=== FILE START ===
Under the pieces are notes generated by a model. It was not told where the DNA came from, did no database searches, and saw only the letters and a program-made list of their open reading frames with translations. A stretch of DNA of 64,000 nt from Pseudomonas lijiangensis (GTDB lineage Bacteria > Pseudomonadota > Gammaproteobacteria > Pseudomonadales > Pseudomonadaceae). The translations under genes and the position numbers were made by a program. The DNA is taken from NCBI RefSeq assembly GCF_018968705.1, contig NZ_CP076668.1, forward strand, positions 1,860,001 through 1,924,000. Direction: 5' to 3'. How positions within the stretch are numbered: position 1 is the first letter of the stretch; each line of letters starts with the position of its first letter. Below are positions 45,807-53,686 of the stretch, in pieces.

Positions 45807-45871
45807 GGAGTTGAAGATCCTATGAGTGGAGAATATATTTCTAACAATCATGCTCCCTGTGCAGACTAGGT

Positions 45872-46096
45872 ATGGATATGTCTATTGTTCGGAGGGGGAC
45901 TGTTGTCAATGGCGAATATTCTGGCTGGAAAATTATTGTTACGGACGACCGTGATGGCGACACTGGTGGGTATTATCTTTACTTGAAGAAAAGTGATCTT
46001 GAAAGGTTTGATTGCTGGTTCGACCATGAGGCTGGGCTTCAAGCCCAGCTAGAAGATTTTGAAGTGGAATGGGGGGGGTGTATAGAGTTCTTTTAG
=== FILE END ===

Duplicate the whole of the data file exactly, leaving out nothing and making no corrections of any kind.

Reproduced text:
Under the pieces are notes generated by a model. It was not told where the DNA came from, did no database searches, and saw only the letters and a program-made list of their open reading frames with translations. A stretch of DNA of 64,000 nt from Pseudomonas lijiangensis (GTDB lineage Bacteria > Pseudomonadota > Gammaproteobacteria > Pseudomonadales > Pseudomonadaceae). The translations under genes and the position numbers were made by a program. The DNA is taken from NCBI RefSeq assembly GCF_018968705.1, contig NZ_CP076668.1, forward strand, positions 1,860,001 through 1,924,000. Direction: 5' to 3'. How positions within the stretch are numbered: position 1 is the first letter of the stretch; each line of letters starts with the position of its first letter. Below are positions 45,807-53,686 of the stretch, in pieces.

Positions 45807-45871
45807 GGAGTTGAAGATCCTATGAGTGGAGAATATATTTCTAACAATCATGCTCCCTGTGCAGACTAGGT

Positions 45872-46096
45872 ATGGATATGTCTATTGTTCGGAGGGGGAC
45901 TGTTGTCAATGGCGAATATTCTGGCTGGAAAATTATTGTTACGGACGACCGTGATGGCGACACTGGTGGGTATTATCTTTACTTGAAGAAAAGTGATCTT
46001 GAAAGGTTTGATTGCTGGTTCGACCATGAGGCTGGGCTTCAAGCCCAGCTAGAAGATTTTGAAGTGGAATGGGGGGGGTGTATAGAGTTCTTTTAG